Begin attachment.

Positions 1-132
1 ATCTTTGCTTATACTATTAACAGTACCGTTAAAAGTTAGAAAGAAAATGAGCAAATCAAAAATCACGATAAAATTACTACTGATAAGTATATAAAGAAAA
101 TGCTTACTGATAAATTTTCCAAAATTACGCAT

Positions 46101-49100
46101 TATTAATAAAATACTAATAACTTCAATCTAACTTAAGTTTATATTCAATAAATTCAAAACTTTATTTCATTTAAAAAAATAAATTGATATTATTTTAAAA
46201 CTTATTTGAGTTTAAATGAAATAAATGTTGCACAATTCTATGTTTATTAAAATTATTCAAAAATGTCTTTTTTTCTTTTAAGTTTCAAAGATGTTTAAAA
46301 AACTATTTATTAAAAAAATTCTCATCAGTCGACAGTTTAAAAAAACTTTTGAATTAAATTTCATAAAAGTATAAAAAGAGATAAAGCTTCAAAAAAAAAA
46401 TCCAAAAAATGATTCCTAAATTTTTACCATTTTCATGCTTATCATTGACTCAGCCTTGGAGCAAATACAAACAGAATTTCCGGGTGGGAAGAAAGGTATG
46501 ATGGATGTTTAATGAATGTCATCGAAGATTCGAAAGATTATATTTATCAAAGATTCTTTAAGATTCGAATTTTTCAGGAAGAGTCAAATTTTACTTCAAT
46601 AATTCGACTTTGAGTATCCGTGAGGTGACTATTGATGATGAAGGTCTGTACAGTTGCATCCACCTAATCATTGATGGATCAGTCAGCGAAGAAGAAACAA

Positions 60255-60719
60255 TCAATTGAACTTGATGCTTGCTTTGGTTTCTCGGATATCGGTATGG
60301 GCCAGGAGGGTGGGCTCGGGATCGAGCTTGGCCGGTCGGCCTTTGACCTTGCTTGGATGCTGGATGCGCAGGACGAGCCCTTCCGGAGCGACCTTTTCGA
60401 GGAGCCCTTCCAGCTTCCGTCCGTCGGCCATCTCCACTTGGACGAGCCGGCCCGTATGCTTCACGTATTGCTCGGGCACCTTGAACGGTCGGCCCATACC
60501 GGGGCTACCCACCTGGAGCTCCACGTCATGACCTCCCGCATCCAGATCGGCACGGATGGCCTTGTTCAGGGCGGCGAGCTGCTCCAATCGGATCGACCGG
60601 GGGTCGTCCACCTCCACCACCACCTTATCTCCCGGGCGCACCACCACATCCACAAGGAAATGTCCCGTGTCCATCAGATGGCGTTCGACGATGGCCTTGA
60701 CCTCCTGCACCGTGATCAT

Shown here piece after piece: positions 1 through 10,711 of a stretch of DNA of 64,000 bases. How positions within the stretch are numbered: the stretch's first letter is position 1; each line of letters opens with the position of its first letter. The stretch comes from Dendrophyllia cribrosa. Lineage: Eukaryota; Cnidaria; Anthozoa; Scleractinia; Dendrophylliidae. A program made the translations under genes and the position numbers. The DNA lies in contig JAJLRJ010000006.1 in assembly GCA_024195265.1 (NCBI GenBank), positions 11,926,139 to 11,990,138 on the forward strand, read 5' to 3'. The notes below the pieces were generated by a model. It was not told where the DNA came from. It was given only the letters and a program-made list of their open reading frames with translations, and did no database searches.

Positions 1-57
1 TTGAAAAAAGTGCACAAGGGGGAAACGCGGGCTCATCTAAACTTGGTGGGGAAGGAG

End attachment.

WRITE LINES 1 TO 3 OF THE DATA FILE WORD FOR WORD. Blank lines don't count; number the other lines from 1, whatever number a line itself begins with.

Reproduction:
Positions 1-132
1 ATCTTTGCTTATACTATTAACAGTACCGTTAAAAGTTAGAAAGAAAATGAGCAAATCAAAAATCACGATAAAATTACTACTGATAAGTATATAAAGAAAA
101 TGCTTACTGATAAATTTTCCAAAATTACGCAT